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Doyle, J.B.; Sethi, A. Endoscopic Ultrasound-Guided Biliary Drainage. Encyclopedia. Available online: (accessed on 22 June 2024).
Doyle JB, Sethi A. Endoscopic Ultrasound-Guided Biliary Drainage. Encyclopedia. Available at: Accessed June 22, 2024.
Doyle, John B., Amrita Sethi. "Endoscopic Ultrasound-Guided Biliary Drainage" Encyclopedia, (accessed June 22, 2024).
Doyle, J.B., & Sethi, A. (2023, June 28). Endoscopic Ultrasound-Guided Biliary Drainage. In Encyclopedia.
Doyle, John B. and Amrita Sethi. "Endoscopic Ultrasound-Guided Biliary Drainage." Encyclopedia. Web. 28 June, 2023.
Endoscopic Ultrasound-Guided Biliary Drainage

Endoscopic retrograde cholangiopancreatography (ERCP) and percutaneous transhepatic biliary drainage (PTBD) are currently first- and second-line therapeutic options, respectively, for the relief of biliary obstruction. However, endoscopic ultrasound-guided biliary drainage (EUS-BD) has become an established alternative therapy for biliary obstruction. There are multiple different techniques for EUS-BD, which can be distinguished based on the access point within the biliary tree (intrahepatic versus extrahepatic) and the location of stent placement (transenteric versus transpapillary). The clinical and technical success rates of biliary drainage for EUS-BD are similar to both ERCP and PTBD, and complication rates are favorable for EUS-BD relative to PTBD.

endoscopic ultrasound biliary obstruction choledochoduodenostomy

1. Introduction

Endoscopic retrograde cholangiopancreatography (ERCP) is currently the first-line therapeutic option for the relief of benign and malignant biliary obstruction [1]. During ERCP, a side-viewing duodenoscope is used to cannulate the ampulla of Vater, through which the biliary tree and pancreatic duct can be accessed for dilation or stent placement. However, ERCP is unsuccessful in relieving biliary obstruction in 5–10% of cases [2][3]. This is often due to anatomical abnormalities or post-surgical changes that render cannulating the ampulla either difficult or impossible.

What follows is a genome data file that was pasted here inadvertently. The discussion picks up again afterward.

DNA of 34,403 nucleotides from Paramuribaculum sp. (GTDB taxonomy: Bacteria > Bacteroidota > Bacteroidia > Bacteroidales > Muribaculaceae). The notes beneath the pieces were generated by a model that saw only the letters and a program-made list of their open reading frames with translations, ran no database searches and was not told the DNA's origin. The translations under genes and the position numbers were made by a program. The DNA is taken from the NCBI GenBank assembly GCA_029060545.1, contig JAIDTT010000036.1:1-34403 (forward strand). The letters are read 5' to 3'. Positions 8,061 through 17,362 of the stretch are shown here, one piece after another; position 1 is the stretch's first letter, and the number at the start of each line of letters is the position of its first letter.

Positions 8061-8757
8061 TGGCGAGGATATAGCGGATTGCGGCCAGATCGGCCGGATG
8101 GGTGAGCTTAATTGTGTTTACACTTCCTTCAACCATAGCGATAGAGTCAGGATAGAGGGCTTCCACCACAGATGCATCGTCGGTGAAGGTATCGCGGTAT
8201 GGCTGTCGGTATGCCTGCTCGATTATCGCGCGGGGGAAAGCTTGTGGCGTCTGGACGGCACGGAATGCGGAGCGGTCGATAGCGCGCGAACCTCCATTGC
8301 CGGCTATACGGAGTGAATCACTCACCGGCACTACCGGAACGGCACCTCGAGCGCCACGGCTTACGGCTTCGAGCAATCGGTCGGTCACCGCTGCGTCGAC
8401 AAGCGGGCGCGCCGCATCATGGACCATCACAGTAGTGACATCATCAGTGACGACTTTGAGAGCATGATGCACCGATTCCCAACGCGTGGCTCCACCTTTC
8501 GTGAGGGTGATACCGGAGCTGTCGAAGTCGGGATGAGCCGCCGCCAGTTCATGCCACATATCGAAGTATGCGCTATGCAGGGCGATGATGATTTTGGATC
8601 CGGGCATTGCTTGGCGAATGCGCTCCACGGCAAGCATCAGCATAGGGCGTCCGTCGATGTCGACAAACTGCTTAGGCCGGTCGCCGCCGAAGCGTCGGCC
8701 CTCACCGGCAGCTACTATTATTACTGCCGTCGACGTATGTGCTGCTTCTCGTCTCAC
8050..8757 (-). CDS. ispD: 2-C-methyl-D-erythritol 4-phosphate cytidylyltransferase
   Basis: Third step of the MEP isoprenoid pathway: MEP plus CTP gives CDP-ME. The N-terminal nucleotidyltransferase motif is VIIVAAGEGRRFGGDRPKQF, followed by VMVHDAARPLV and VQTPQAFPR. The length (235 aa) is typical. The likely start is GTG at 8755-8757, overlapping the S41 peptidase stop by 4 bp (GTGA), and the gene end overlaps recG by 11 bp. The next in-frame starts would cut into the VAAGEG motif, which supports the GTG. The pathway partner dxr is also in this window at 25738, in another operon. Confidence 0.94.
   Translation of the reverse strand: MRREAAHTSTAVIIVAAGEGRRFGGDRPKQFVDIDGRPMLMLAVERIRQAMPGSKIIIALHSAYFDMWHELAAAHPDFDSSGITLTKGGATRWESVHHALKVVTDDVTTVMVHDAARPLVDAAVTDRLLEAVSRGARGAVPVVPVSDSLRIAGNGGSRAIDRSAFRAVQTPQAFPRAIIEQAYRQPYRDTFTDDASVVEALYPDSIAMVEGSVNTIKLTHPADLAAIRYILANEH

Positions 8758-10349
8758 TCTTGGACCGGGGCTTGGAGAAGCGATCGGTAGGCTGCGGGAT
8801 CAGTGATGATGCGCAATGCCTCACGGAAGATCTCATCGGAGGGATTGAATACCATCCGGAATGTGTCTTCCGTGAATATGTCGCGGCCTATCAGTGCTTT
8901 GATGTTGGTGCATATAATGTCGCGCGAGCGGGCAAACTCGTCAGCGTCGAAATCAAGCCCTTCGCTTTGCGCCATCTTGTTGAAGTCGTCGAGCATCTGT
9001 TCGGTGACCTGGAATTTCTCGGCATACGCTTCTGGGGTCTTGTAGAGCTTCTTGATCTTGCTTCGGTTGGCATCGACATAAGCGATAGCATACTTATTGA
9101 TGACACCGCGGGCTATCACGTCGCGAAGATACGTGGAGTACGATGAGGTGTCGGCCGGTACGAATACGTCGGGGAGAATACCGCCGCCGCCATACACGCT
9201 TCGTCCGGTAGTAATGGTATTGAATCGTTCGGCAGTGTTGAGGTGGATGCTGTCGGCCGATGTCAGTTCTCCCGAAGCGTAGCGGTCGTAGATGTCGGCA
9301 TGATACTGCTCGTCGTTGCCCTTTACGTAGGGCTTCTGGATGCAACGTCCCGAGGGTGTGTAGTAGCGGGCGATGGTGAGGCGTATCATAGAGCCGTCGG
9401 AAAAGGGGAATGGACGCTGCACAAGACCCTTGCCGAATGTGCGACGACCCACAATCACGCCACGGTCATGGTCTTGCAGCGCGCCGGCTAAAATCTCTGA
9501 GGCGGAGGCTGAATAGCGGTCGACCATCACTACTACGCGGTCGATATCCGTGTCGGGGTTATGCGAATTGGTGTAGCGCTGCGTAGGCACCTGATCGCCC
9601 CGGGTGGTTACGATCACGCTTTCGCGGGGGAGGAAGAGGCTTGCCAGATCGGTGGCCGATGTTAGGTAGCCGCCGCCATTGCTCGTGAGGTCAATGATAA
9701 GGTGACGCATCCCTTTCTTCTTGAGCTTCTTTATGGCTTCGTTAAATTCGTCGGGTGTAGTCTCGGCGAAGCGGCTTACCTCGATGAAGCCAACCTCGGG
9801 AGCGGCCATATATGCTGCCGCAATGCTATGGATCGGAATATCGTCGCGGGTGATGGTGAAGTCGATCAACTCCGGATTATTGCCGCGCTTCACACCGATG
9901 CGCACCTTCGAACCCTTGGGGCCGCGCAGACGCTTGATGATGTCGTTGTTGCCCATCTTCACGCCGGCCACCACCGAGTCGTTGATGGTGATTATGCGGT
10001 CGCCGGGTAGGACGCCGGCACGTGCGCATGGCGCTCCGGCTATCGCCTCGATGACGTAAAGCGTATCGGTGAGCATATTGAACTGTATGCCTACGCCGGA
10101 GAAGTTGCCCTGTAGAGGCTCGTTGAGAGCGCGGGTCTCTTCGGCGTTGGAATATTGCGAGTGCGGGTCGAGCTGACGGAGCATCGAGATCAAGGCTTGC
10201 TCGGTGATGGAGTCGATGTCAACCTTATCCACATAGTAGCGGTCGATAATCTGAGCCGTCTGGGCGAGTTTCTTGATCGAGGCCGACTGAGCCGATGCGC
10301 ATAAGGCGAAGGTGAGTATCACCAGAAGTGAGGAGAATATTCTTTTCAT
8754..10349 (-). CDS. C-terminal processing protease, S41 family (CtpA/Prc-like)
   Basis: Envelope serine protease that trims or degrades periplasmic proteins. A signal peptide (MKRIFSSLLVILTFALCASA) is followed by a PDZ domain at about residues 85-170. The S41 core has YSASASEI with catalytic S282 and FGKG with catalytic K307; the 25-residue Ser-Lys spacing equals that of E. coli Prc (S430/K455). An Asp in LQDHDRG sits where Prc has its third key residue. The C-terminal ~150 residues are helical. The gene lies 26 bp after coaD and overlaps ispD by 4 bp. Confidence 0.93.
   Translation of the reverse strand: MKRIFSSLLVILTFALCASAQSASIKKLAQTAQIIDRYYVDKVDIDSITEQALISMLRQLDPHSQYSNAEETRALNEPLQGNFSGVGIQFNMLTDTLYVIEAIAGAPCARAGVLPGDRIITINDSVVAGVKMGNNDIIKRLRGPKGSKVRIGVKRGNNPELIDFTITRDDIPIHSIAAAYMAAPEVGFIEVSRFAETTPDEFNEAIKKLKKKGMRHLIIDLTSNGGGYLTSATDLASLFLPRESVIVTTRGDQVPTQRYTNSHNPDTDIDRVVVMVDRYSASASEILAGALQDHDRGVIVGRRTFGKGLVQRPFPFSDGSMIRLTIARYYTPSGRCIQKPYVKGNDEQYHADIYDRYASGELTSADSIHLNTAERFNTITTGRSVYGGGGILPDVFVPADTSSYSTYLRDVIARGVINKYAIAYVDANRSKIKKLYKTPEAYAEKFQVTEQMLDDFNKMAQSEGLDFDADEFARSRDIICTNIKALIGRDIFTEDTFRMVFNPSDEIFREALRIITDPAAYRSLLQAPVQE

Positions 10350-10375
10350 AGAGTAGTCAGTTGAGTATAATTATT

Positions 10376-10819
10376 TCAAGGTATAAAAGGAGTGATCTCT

For decades, the second-line therapeutic intervention for biliary drainage following a failed ERCP has been percutaneous transhepatic biliary drainage (PTBD). In PTBD, the biliary system is accessed via a cutaneous incision, and biliary obstruction is relieved by an external biliary drain [4]. PTBD can have notable complications, including bacteremia, hemobilia, and the dislodgement, occlusion, or leakage of the external biliary drain [5][6][7]. Relative to internal enteric biliary drainage, the presence of an external biliary catheter that is required in PTBD can also lead to frequent bag exchanges, skin irritation, and reduced quality of life [8][9][10].
In recent years, endoscopic ultrasound-guided biliary drainage (EUS-BD) has been recognized as an appealing alternative to PTBD to relieve biliary obstruction after failed ERCP.


At present, EUS-BD is most commonly indicated for patients with malignant obstruction of the distal biliary tree when ERCP is unsuccessful or not feasible. This is often due to anatomical pathology, which makes it difficult or impossible to cannulate the papilla with a side-viewing duodenoscope, including gastric outlet obstruction, duodenal stenosis, ampullary tumor, or periampullary diverticulum. In addition, EUS-BD is useful for patients with surgically-altered anatomy, particularly following surgeries such as Roux-en-Y gastric bypass, Roux-en-Y hepaticojejunostomy, pancreaticoduodenectomy, or partial gastrectomy, in which access to the ampulla is technically cumbersome [11][12]. EUS-BD has also been used in patients with existing gastroduodenal stents that obstruct ampullary access [13].

2.1. EUS-Guided Hepaticogastrostomy (EUS-HGS)

In this technique, an echoendoscope is positioned in the gastric body to provide the ultrasound visualization of the left intrahepatic bile ducts [14][15][16][17]. Under this ultrasound visualization, a needle is used to access the intrahepatic biliary ducts, and a color doppler is used to identify and avoid any intervening vasculature. After needle access is obtained, a cholangiogram is performed to confirm biliary access and delineate biliary anatomy. A guidewire is then advanced through the needle and into the intrahepatic duct and biliary tree. After dilation, a stent can be deployed over the guidewire to create a hepaticogastrostomy and allow bile drainage directly into the stomach lumen.
EUS-HGS is particularly useful for patients with a gastroduodenal obstruction or post-surgical anatomy, including patients with prior pancreaticoduodenectomy or Roux-en-Y hepaticojejunostomy [14]. Given that EUS-HGS techniques typically involve access to the dilated left intrahepatic biliary ducts, the utility of EUS-HGS may be more limited in patients without intrahepatic ductal dilation or with only a right-sided intrahepatic biliary obstruction [16]. Relative contraindications include coagulopathy, massive ascites, and stomach wall pathology, such as a tumor or ulceration [14]. The most common complications of EUS-HGS include infection (including cholangitis, pancreatitis, and biliary peritonitis), bleeding, and bile leaks.

2.2. EUS-Guided Choledochoduodenostomy (EUS-CDS)